Amazon couldn’t have coined a happier name for its centralized data repository than Data Lake as far as the water industry is concerned.
As everyone knows, water and electricity don’t mix, and nor do oil and water, so perhaps uptake by other utilities will be more limited.
We wrote recently about the need to add 2 layers to the 5 that SWAN previously dreamt up.
This article by Unitywater’s Head of Technology and Digital Solutions Gavin Kelly, in which he sets out his grand vision for digital transformation on the company’s website, strongly reinforces the value of these two additional layers.
Gavin tops and tails the piece with “delivers value to our business and customers” and “ultimately benefit Unitywater and its customers”, noting in the middle that “we need to document the outcomes we are expecting to be delivered, supported by business requirements”.
He emphasises that “we need to work out how we are going to use [the technology]”; it isn’t enough just to install it. The implications for people and processes are repeatedly emphasised: “leverage data to make informed decisions and enable outcomes” and “How will it impact staff; how will it change their roles and what training will they need?”, “Business Intelligence team” and “every project has a change and communications plan that all stakeholders agree on”.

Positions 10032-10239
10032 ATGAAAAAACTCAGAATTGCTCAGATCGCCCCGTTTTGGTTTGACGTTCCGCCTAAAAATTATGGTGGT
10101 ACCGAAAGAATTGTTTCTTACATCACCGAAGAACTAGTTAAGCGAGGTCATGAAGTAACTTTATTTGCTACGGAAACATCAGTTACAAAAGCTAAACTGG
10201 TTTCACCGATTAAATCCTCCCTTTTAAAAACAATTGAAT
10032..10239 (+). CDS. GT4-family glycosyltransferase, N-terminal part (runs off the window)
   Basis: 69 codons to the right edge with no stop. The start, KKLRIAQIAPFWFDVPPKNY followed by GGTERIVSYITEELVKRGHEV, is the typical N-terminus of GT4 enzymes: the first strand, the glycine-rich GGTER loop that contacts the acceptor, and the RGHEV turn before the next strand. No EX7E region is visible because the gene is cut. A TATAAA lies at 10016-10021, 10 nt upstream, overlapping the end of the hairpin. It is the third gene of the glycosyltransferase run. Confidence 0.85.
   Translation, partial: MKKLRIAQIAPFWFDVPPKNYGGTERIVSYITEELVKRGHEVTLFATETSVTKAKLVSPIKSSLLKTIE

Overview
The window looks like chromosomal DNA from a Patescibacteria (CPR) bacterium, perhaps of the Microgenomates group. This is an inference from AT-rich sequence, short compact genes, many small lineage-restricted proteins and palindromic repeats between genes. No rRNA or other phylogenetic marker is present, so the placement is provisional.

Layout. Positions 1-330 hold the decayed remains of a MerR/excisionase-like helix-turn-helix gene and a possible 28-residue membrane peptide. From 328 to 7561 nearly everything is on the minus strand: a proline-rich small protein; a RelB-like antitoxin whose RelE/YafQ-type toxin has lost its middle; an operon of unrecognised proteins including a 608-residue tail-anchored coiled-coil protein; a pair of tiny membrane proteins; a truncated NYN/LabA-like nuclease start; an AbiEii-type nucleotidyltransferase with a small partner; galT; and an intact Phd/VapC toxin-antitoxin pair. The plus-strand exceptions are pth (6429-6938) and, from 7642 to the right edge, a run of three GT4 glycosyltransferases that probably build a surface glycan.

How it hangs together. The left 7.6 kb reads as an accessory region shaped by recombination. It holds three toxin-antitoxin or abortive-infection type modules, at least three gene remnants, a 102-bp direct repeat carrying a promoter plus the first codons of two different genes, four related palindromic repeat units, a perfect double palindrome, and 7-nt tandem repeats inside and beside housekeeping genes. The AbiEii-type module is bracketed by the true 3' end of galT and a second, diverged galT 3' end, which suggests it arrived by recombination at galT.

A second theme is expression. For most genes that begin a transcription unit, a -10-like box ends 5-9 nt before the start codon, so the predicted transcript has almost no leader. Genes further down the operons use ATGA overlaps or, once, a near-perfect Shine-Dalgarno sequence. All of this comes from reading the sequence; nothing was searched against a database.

The data fusion and analysis layers get mentioned too of course: “extract rich data from multiple sources” and “advanced analytics to drive actions and decisions”.
The data will be derived from “sensor technologies” which Unitywater has been busy trialling.
As suppliers to the industry, we should be led by our clients’ needs and aspirations, not our own grand visions.